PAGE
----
Plantains contain beta and alpha-carotene, two carotenoids that the body may convert to vitamin A. Beta-carotene converts to vitamin A the most efficiently of all the carotenoids. The latter encourages bone and tooth formation, keeps the skin healthy, and protects against infections.

Bananas is a real ally to fight the small deficit related to pregnancy


Bananas are a popular pregnant meal. Indeed, it enables efficient combat of many minor problems linked with this time period.
Because of its iron content, it reduces the risk of anemia (a shortage of iron), which is frequent during pregnancy.
It is a meal to eat first thing in the morning if you have nausea from early pregnancy since it helps battle the decline in blood sugar level that might trigger these difficulties.
Its soft fibers aid in the treatment of constipation, which is prevalent in pregnant women.
It relieves heartburn, which is common during pregnancy, due to the presence of a natural anti-acid.

Bananas and type 2 diabetes (non-insulin dependent).

Resistant starch (a form of sugar) found in unripe bananas is thought to promote weight loss in obese people with type 2 diabetes, as well as enhance cell sensitivity to insulin. A resistant starch extract derived from unripe bananas is also thought to reduce insulin release and blood sugar levels (blood sugar levels) in both healthy and type 2 diabetic persons.
Researchers discovered that resistant starch reduces the absorption of sugars taken at the same time, resulting in a drop in blood sugar levels (blood sugar levels). Furthermore, regular ingestion of resistant starch would result in a higher increase in ghrelin during meals, a hormone linked to enhanced insulin sensitivity.
on another side , Bananas are the result of physical and mental work due to their high carbohydrate, vitamin, and trace element content.
It offers energy that is readily available. It helps you to refill your energy throughout the recuperation phase.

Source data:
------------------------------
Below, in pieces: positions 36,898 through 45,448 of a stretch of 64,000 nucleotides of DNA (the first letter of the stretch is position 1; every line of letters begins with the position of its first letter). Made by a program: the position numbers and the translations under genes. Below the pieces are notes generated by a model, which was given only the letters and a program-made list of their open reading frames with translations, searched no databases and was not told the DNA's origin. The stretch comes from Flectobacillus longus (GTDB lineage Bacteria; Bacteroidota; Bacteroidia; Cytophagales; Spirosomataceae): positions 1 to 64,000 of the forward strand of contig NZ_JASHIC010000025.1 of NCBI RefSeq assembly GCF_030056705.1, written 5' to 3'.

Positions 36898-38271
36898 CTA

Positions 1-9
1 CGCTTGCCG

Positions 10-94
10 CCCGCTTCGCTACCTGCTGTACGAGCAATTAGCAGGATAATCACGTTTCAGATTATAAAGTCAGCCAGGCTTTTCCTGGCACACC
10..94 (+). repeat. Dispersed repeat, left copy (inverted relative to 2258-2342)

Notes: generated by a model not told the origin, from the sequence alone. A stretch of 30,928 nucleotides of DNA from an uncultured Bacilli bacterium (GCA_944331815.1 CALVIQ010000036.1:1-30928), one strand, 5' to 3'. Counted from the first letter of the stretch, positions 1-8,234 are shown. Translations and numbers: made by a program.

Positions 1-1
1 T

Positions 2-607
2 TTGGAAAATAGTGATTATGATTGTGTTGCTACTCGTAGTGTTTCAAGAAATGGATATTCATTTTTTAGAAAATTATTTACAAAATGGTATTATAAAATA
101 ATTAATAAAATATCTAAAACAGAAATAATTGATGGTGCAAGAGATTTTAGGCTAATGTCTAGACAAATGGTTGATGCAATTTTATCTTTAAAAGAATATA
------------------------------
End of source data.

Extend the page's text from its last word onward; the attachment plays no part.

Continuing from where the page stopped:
Minerals aid in the treatment of cramps and muscular exhaustion.
Magnesium increases focus and learning.

What are the risks eating banana?


Banana protein has the potential to trigger an oral allergy. Some persons who are allergic to pollen suffer from this condition.
After ingesting or handling the offending food, the allergic individual has stinging and burning sensations in their mouth, lips, and throat. Symptoms might fade away in a matter of minutes.
However, an allergist should be consulted to ascertain the reason of the response and any preventative precautions that might be taken.
Latex allergies can make people hypersensitive to bananas and other foods like kiwi and avocado.
They must be cautious while eating these fruits and visit an allergist if they are unsure.

How do you pick the best banana?

The more green markings there are on the banana, the less ripe it is and the longer it will keep. It may then be utilized in the kitchen. On the other hand, it must be let to mature before being consumed raw because it is indigestible at this point. When the flesh yields slightly to pressure and the peel is bright yellow and slightly striped, with no green coloration, it is ready to eat. When it has brown or black blotches, it has passed this stage and is ready for cooking. Small bananas are often sweeter than huge bananas.